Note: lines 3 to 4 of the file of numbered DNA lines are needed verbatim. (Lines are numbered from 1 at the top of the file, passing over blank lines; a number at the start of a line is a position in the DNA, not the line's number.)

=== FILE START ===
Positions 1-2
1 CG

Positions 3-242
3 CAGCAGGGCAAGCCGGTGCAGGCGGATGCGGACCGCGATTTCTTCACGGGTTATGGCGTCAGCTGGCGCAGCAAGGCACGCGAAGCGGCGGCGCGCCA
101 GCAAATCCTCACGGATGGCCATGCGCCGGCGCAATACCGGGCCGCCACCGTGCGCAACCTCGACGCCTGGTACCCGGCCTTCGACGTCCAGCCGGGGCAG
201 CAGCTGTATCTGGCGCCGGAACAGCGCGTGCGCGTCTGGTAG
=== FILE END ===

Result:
Positions 3-242
3 CAGCAGGGCAAGCCGGTGCAGGCGGATGCGGACCGCGATTTCTTCACGGGTTATGGCGTCAGCTGGCGCAGCAAGGCACGCGAAGCGGCGGCGCGCCA